Elizabeth Levine’s exhibition of works at ILLE Arts, Amagansett, New York (June 7 – 24, 2014) came from a series of pieces entitled Kabloom! It suggests explosions and that is what the artist delivers. But they’re not the kind of detonation that requires dynamite, rather they harness nature’s eruptive fecundity. The forms are powerful, plants blossom vigorously but with a little violence and with the vivid color one usually finds in poisonous plants and snakes. You will not find a shrinking violet in the group.
The forms divide into wall-mounted reliefs and self-standing sculpture.
I was most fascinated by the framed wall pieces for several reasons. One was the symbiotic relationship between frame and ceramic. They mirror each other in surface, (one paint, the other clay) but they contradict form-wise which creates an elegant tension. The frame is urban, regular, geometric, standardized and provides an objective arena in which the ceramic component–rural, irregular and organic–can writhe thirstily and thrust.
The combination of the protruding form, scale, color and the demanding Pop sensibility reaches out intrusively from the wall into one’s private space and demands attention, which is just a little too aggressive and disturbing in a Little Shop of Horrors context. And this sense of polychromatic danger, of toxic, tropical beauty is important because it takes away the risk of the work seeming too decorative, or worse, cute.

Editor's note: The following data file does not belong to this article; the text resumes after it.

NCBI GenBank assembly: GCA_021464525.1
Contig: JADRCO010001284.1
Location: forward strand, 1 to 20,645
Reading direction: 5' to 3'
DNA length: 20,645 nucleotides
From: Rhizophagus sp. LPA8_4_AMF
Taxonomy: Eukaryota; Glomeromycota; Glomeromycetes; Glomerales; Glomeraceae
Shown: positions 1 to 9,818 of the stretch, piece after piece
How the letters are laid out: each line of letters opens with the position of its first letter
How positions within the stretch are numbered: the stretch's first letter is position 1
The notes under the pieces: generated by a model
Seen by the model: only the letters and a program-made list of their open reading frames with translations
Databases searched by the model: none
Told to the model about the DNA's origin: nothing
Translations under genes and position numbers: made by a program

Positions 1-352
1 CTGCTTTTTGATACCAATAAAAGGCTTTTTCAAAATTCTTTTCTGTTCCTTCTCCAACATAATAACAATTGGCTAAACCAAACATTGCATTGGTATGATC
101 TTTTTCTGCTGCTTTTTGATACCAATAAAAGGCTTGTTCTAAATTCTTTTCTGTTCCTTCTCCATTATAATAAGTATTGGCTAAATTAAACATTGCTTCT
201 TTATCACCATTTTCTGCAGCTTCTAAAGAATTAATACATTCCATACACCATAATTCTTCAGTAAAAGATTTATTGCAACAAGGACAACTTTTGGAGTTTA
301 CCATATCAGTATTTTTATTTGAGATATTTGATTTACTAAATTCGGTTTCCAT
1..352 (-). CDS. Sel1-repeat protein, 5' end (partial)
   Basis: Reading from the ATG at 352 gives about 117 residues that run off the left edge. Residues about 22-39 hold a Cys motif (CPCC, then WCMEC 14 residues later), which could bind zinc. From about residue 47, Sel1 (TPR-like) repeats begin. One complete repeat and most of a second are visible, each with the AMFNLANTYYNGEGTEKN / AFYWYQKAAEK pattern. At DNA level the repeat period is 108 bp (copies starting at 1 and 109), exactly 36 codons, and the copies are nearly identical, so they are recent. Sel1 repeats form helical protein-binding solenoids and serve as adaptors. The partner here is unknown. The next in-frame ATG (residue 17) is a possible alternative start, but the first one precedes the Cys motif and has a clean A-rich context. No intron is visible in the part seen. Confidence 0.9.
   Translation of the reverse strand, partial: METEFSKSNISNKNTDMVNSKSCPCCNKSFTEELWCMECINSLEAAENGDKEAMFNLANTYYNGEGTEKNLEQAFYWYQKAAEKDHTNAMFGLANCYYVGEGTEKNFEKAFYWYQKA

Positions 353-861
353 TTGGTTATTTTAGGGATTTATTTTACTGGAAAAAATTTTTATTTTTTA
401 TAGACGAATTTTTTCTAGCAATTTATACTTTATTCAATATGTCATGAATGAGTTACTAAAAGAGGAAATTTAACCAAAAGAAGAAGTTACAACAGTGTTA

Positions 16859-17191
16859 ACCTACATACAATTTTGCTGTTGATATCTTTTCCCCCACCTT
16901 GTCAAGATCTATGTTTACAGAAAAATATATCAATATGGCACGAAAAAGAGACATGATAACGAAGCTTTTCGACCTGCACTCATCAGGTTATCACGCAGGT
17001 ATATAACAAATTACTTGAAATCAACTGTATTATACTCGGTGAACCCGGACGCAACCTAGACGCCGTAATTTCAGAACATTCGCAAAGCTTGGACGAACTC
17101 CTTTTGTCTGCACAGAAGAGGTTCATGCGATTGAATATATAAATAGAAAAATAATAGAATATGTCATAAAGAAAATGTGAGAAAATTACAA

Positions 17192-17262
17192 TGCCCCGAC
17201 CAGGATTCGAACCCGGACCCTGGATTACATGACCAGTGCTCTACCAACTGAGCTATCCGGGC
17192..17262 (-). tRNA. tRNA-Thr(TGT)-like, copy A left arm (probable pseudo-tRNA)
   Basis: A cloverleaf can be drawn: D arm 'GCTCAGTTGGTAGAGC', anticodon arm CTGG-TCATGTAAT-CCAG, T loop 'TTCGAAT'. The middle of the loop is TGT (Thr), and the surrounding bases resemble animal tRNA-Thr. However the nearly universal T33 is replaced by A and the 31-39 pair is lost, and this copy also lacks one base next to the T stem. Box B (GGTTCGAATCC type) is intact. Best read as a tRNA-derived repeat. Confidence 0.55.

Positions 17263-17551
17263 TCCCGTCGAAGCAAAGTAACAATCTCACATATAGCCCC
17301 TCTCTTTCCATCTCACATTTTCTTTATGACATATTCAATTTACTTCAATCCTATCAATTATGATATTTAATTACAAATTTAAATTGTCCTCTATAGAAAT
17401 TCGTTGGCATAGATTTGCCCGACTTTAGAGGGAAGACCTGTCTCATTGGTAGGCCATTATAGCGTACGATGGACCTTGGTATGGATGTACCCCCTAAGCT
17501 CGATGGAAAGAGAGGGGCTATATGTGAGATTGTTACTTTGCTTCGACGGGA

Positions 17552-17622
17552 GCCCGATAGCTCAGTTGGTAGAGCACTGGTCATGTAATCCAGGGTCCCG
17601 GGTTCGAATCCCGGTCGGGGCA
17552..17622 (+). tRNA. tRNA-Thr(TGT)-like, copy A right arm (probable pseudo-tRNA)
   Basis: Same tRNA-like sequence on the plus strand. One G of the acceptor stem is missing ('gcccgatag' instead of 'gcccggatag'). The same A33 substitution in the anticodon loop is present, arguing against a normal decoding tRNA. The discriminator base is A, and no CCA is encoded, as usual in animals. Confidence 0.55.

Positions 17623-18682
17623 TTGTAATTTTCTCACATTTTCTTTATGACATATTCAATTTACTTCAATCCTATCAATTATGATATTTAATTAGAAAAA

In looking at the spacious installation on light wood tables it occurred to me that the the self-standing work has greater potency within a cluster. There is a looseness to the form that enjoys company. While I am the last one to suggest grouping (it’s become the tiredest cliche in ceramics), it benefits the obvious garden metaphor. It has vigor and supports the sculpture’s dialogue in a way that suggests growth and, yes, little explosions.
Garth Clark is the Chief Editor of CFile.
Above image: Elizabeth Levine, Kabloom VIII, 2011, earthenware, glaze, wood, milkpaint, acrylic
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